- What Is Sun’ n Fun? (Plus Tips For Attending)
Can You Hike or Paddle Near Mangroves?
Many of Florida’s mangroves are accessible to hikers and paddlers, and they are definitely worth experiencing. The unique and beautiful ecosystem is unique to Florida, as no other state has mangroves. The Fort Pierce Inlet State Park has about four miles of well-maintained hiking trails that will bring you through the mangroves and offer you a chance to see this unique environment in person. If you’re in the Tampa Bay Area, check out the Clam Bayou Nature Preserve to get up close and personal with the local mangrove system.
Are Florida Mangroves Protected?
Mangroves in Florida are protected by the Florida Department of Environmental Protection (DEP). And as we have learned, mangroves are a critical ecosystem that provides many benefits to all coastal residents, including human beings: mangroves help prevent coastal erosion and minimize storm surge.
With that in mind, Florida’s Mangrove Trimming and Preservation Act makes it illegal to trim or alter mangroves, including through the use of herbicide or other defoliating chemicals, without a specific permit from the DEP.
What happens if you decide to trim a mangrove or otherwise perform an illegal alteration of a mangrove system? Florida’s DEP can require the violator to restore the area and may also assess fines of up to $100 per mangrove illegally trimmed or $250 for mangroves altered unlawfully.
If you have a coastal property in Florida and need your mangroves maintained, your best bet is to hire a professional mangrove service who can manage these essential systems in accordance with best practices and state law.
Legislation protecting mangroves is critically essential for the future of Florida. Over the last 100 years, the Tampa Bay Area alone has lost more than 44% of its native mangrove population to real estate development and other coastal projects.
South of Tampa Bay, the Punta Gorda area, has also experienced massive mangrove losses due to waterfront development Overall, it is estimated that about 86% of Florida’s mangroves have been adversely affected by human activity since the 1940s.
Do Mangroves Produce Flowers?
Mangroves do produce flowers. The red mangrove produces flowers throughout the year but ramps up production in the spring and summer months. Black and white mangroves only flower during spring and summer.
However, mangrove flowers are different from other plants. Most flowers are designed to attract pollinators who will spread genetic material around plants before seeds are passively dispersed in the environment.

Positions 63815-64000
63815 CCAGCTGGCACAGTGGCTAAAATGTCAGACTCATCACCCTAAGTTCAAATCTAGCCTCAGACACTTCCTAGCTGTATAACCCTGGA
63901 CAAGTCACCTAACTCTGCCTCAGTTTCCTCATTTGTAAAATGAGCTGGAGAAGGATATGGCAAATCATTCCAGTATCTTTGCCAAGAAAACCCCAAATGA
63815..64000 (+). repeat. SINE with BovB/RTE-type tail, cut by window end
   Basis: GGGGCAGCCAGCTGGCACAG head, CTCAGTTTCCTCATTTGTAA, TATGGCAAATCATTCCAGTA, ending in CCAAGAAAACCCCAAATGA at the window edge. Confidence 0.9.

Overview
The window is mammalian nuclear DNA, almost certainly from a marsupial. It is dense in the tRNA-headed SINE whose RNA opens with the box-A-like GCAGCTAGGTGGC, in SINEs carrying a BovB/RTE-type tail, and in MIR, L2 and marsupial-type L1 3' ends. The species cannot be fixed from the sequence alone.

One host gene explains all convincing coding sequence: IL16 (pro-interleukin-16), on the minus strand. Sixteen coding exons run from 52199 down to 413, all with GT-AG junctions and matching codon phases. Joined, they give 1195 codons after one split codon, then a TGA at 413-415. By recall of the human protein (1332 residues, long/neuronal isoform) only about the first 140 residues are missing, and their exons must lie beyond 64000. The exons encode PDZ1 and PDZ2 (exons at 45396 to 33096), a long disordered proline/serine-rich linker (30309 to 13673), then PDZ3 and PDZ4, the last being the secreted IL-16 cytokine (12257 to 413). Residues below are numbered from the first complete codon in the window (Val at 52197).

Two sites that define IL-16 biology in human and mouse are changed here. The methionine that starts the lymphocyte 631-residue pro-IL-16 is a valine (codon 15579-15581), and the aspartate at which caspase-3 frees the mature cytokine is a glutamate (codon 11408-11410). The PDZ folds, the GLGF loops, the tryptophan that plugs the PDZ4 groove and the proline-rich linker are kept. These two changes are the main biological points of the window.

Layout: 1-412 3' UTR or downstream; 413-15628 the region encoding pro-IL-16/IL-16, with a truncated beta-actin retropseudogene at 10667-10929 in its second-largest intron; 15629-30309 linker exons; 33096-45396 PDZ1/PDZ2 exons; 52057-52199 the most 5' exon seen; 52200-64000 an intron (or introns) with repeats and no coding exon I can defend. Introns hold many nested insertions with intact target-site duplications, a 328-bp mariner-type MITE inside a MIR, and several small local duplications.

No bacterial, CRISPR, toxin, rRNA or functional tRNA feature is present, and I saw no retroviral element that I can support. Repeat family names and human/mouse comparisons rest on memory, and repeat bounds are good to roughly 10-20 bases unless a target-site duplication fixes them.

Mangroves, however, reproduce using things called propagules. These propagules are fully-formed clones of the parent tree that are released into the water, where they eventually become ‘stranded’ on a favorable patch of land and begin growing into new mangroves.
Do Mangroves Have Fruit?
Technically, mangrove propagules can be considered a kind of fruit. However, they are mostly inedible. Black mangrove propagules are toxic if eaten raw but can be cooked to make a ‘famine food.’ Unlike other wild fruits and berries, mangrove fruits are not something you should seek out for culinary purposes. Wild blackberry jam sounds delicious, but mangrove propagule soup would not be a crowd-pleaser.
Do Manatees Like Mangroves?
Florida’s trademark Sea Cows absolutely adore mangroves. If you take a paddle down some of our coastal estuaries into mangrove habitats, there is a good chance you could see a manatee playing or swimming among the roots. Manatees especially like to raise their calves among the shelter of the mangrove roots: keep your eyes open for babies. Just remember not to touch or harass these beautiful creatures.
Save Our Mangroves
With Florida being such a great and popular state, it’s no wonder that people keep moving here. And it’s especially no wonder that people love to move to the coastal regions of the state.
However, it is crucial that the development of our land is managed well to preserve important ecosystems like mangrove forests. While regulations from the DEP might seem a little onerous, and mangrove forests do take up a lot of valuable coastal land, their benefits are too significant to ignore.
Mangroves keep us safe from erosion, floodwaters, tides, and storm surges, which is critically important for everybody who lives here. In addition, mangrove forests are an essential environment for some of this state’s most endearing creatures, like the manatee. Not only that, they are beautiful and unique environments that are well worth exploring.
So next time you’re near the coastline of the Sunshine State, take a hike or a paddle out into the mangroves and take the time to enjoy and appreciate this beautiful natural environment to make some memories that you’ll treasure for a lifetime.